Before the enactment of the Tax Cuts and Jobs Act of 2017 (TCJA), most tax practitioners were not familiar with Section 962, and very few had ever utilized it in planning. Historically, the Section 962 election has had minimal utility given the parity between the U.S. corporate and individual tax rates (before enactment of the TCJA, the U.S. corporate tax rate was 35% and the highest marginal U.S. individual tax rate was 39.6%). The election was rarely needed in tax planning except in the rare case when the foreign taxes paid by the CFC approximated the U.S. corporate tax rate.
In 2003, with passage of the “Bush tax cuts,” which lowered the tax rate on “qualified dividend income” to 15%, some practitioners began to consider the potential benefits of making the election. And more recently, with the enactment of the TCJA, the Section 962 election has been thrust into the spotlight because of the potential benefits it can offer to an individual U.S. shareholder of a CFC with GILTI. For example, with respect to a GILTI inclusion, a corporate U.S. shareholder of a profitable CFC receives the benefit of a reduced corporate tax rate (now 21% as opposed to 35%), a special GILTI deduction (50% of its GILTI amount), and access to indirect foreign tax credits, which often largely, if not entirely, mitigate the impact of a GILTI inclusion. However, an individual U.S. shareholder (including those with indirect ownership through pass-through entities) of that exact same profitable CFC receives none of those benefits. The individual is subject to tax on the GILTI inclusion at a top marginal rate of 37%, receives no GILTI deduction, and is unable to utilize any indirect foreign tax credits.
The Section 962 election must be considered by individual U.S. shareholders of CFCs that earn GILTI.
The Section 962 Election
The Section 962 election is intended to put U.S. individuals on an equal footing with domestic corporations doing business abroad. The election is designed to allow an individual U.S. shareholder who invests abroad to elect the same tax treatment that the individual would have received if the individual had invested abroad through a domestic C corporation. The legislative history indicates that Congress’s intent was to eliminate possible distortions that could influence a taxpayer’s foreign investment decision and remove the administrative hassle of forcing a U.S. shareholder to create a U.S. C corporation solely to obtain a better tax result.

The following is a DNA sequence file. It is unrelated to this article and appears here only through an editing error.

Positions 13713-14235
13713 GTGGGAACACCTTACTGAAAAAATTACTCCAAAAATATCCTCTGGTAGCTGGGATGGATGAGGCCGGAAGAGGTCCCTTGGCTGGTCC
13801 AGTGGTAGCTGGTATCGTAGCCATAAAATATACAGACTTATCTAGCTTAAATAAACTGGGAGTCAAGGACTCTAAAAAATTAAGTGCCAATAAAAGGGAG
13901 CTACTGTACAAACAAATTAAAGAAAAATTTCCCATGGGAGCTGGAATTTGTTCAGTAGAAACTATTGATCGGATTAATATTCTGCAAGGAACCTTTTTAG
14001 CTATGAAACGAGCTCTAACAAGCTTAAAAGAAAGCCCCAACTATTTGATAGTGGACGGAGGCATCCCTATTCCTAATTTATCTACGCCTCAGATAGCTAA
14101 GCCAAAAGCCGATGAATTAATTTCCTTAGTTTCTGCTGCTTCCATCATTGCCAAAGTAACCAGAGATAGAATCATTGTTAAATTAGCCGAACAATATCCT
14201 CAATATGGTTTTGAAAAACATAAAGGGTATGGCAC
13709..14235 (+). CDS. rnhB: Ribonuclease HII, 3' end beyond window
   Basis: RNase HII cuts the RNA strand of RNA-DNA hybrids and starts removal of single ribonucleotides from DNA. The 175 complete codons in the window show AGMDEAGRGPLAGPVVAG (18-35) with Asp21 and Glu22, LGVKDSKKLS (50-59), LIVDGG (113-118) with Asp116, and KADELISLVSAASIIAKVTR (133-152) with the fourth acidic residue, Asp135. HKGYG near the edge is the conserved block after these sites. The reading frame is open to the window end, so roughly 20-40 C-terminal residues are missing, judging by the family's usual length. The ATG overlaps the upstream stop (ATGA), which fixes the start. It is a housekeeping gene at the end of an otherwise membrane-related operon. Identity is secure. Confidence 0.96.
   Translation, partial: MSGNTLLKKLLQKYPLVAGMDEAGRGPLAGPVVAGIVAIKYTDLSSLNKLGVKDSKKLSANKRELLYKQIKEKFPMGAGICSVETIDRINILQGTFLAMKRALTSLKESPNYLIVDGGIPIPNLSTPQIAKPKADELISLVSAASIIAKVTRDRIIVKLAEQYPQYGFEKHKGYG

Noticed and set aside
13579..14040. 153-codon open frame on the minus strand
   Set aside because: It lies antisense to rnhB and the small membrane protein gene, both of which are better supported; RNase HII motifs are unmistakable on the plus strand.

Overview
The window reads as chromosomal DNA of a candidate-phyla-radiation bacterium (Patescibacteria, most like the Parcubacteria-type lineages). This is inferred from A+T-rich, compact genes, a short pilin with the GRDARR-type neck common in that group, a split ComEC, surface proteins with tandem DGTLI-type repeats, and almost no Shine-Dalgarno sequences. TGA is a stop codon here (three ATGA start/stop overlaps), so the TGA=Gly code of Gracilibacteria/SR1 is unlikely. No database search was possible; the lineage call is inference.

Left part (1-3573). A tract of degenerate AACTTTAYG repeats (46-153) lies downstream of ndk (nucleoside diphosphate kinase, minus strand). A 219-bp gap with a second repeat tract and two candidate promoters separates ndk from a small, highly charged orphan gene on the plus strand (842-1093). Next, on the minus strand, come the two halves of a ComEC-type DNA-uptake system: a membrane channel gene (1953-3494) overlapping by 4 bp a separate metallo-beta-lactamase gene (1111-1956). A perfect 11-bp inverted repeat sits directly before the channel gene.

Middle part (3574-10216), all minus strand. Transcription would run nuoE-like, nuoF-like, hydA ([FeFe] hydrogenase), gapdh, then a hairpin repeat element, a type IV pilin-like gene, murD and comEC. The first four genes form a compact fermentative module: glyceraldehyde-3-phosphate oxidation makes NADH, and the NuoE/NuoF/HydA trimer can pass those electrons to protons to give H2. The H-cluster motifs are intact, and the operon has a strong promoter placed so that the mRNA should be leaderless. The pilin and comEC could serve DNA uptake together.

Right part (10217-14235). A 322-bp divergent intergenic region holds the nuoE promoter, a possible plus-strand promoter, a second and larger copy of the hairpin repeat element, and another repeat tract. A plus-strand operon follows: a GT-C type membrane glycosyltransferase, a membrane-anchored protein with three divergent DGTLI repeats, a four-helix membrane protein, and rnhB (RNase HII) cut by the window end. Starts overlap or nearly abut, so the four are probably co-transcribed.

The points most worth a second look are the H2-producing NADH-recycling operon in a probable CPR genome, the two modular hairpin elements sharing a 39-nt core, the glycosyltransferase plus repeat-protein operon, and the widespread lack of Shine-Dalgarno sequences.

An individual who makes a Section 962 election is taxed as if a domestic C corporation was interposed between the individual and the foreign corporation, putting the individual U.S. shareholder on a level playing field with a corporate U.S. shareholder. The individual is taxed on any Subpart F income or GILTI at corporate tax rates with the benefit of the GILTI deduction and indirect foreign tax credits. But there is also an incremental cost associated with the election. Section 962 creates a legal fiction that must be carried through to completion. When the foreign earnings are ultimately distributed, the individual is subject to taxation on those earnings again as if the individual has invested through a C corporation. Upon an actual distribution of foreign earnings, the individual is again subject to tax on the amount of the distribution that exceeds the amount of tax previously paid on the original inclusion.
An individual U.S. shareholder must weigh these costs and benefits to determine whether, based on the individual’s unique circumstances, a Section 962 election is beneficial. There are many factors to consider, including the type of income at issue (Subpart F or GILTI), the country where the CFC is located, and the tax regime in that country. One critical factor for an individual U.S. shareholder who anticipates receiving an actual distribution of foreign earnings subject to a Section 962 election is whether such distribution is eligible for “qualified dividend” treatment.
Smith v. Commissioner
Until September 2018, it was unclear how an actual distribution of foreign earnings was to be taxed when an individual U.S. shareholder made a Section 962 election. Was the individual U.S. shareholder deemed to be receiving a distribution from a domestic corporation as a result of the fiction created by Section 962? Or was the individual receiving a distribution directly from the CFC itself?